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The syntax for passing dList and bList however is significantly different from the previous examples.What you see is something closely akin to an assignment statement. In other words, the parameter named dList is assigned to the argument named listD . Also, the parameter named bList is assigned to the argument named listB . Nothing is passed and assigned to the argument named listC . Furthermore, the two parameters thatare passed through assignment to the named arguments are passed in reverse order relative to the definition of those arguments in the function definition.

Hopefully this explanation along with the code in Listing 4 and the output in Figure 5 will tell you what you need to know about using keyword function arguments.

I also recommend that you create a visualization for the code in Listing 4 and step through the program one instruction at a time. As you do that, pay attention tothe movements of the red and green arrows on the left, the diagram on the right,and the printed material at the bottom. That should help you to better understand the concept of keyword arguments.

Variable-length arguments

The program in Listing 5 defines a function named listModifier with one required argument ( listA ) and a syntax that supports an arbitrary number of arguments ( *wxyz ). (Note the asterisk, *, immediately to the left of wxyz .)

The program in Listing 5 illustrates variable-length arguments .

Listing 5 . Illustration of variable-length arguments.
# Illustrates variable-length arguments #--------------------------------------------------------------------------def listModifier(listA,*wxyz): """Illustrates variable-length arguments"""print("In listModifier") #append a numeric value to the list referenced by required argument listAlistA.append(1.00001)#append increasing numeric values to lists referenced by other parameters count = 2for ref in wxyz: ref.append(1.00001 * count)count += 1 #end for loop here return #return nothing#End function definition aList = ["ab","cd","ef"]bList = ["The","old","list"] cList = ["This old house"]dList = ["is falling down"] print("aList = " + str(aList))print("bList = " + str(bList)) print("cList = " + str(cList))print("dList = " + str(dList)) print("Call listModifier")listModifier(aList,bList,cList,dList) print("Back from listModifier")print("aList = " + str(aList)) print("bList = " + str(bList))print("cList = " + str(cList)) print("dList = " + str(dList))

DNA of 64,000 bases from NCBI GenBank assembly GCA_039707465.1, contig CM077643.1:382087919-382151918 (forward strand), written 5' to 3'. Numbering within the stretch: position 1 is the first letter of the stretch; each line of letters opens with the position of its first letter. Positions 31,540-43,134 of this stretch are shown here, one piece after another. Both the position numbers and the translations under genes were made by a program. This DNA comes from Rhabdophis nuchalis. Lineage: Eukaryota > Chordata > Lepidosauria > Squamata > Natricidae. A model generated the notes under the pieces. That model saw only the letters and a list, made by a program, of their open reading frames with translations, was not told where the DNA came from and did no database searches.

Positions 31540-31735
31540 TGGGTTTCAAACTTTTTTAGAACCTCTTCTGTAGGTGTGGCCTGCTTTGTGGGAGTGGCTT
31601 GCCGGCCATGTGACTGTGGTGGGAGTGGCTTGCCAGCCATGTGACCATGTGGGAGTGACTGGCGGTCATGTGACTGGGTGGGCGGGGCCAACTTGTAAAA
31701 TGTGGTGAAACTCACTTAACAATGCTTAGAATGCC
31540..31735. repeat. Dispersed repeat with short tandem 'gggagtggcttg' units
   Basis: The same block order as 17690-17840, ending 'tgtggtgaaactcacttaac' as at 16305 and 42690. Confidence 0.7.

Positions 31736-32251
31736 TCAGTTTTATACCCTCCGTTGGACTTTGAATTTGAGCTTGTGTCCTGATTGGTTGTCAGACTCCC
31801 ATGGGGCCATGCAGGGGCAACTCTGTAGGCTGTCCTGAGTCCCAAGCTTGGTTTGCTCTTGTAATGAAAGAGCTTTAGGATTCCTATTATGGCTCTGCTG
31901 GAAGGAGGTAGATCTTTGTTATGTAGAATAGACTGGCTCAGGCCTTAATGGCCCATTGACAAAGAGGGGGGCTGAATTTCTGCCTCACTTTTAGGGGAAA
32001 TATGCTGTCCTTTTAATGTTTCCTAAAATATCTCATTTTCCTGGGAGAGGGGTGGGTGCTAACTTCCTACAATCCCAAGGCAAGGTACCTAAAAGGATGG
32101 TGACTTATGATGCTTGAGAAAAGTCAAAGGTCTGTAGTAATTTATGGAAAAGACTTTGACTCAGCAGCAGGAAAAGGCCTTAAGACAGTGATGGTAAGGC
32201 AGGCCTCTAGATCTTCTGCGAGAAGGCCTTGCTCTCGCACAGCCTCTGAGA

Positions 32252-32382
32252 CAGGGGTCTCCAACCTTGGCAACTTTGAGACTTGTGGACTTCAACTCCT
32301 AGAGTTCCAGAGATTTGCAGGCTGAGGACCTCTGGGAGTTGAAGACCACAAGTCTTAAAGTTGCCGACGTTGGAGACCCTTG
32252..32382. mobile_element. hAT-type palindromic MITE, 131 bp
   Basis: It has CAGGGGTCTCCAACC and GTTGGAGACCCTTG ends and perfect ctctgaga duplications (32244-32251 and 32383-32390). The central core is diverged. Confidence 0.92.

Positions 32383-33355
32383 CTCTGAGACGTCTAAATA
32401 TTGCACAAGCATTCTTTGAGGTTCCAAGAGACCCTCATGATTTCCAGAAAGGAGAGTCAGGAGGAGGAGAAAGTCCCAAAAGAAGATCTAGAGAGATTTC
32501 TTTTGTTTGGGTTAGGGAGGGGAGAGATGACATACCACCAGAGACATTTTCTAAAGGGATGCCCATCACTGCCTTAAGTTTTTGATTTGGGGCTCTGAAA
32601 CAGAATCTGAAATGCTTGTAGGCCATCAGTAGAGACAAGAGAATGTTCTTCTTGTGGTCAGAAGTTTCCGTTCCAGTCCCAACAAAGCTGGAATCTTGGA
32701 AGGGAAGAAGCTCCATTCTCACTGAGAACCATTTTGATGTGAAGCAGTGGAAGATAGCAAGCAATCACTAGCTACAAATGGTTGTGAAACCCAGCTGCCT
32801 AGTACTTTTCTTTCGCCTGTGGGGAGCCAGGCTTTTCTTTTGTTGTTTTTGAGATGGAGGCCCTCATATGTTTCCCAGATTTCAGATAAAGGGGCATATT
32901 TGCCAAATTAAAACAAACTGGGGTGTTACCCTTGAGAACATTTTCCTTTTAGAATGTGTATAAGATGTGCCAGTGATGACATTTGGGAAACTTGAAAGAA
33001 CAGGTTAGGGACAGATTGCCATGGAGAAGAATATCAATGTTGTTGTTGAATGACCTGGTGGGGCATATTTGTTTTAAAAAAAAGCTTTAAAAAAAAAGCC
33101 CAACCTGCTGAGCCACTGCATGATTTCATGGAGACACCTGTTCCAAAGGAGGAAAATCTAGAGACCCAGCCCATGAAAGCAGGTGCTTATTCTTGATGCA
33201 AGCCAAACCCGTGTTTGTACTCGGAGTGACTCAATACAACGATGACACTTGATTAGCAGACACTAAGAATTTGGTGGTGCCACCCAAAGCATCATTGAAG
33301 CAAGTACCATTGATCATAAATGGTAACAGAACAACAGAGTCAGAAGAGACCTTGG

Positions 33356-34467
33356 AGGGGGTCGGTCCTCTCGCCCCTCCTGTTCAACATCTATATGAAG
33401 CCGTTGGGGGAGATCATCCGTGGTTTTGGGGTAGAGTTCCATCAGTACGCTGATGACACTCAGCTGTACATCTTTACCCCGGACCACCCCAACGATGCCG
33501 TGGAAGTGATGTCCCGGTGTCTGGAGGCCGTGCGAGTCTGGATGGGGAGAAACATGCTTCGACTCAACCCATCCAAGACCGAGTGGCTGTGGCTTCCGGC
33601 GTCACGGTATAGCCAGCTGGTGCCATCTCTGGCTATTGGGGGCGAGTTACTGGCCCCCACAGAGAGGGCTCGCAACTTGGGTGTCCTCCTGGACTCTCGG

The code in Listing 5 produces the output shown in Figure 6 .

Figure 6 . Output produced by the code in Listing 5.
aList = ['ab', 'cd', 'ef'] bList = ['The', 'old', 'list']cList = ['This old house'] dList = ['is falling down']Call listModifier In listModifierBack from listModifier aList = ['ab', 'cd', 'ef', 1.00001]bList = ['The', 'old', 'list', 2.00002] cList = ['This old house', 3.00003]dList = ['is falling down', 4.00004]

The first thing that you should pay attention to is the syntax for defining variable-length arguments in the function named listModifier in Listing 5 . The syntax consists of an asterisk (*) followed by an arbitrary argument name. As mentioned earlier, the function definition in Listing 5 consists of a required argument ( listA ) followed by the syntax for a variable-length group of arguments ( *wxyz ).

Questions & Answers

do you think it's worthwhile in the long term to study the effects and possibilities of nanotechnology on viral treatment?
Damian Reply
absolutely yes
how to know photocatalytic properties of tio2 nanoparticles...what to do now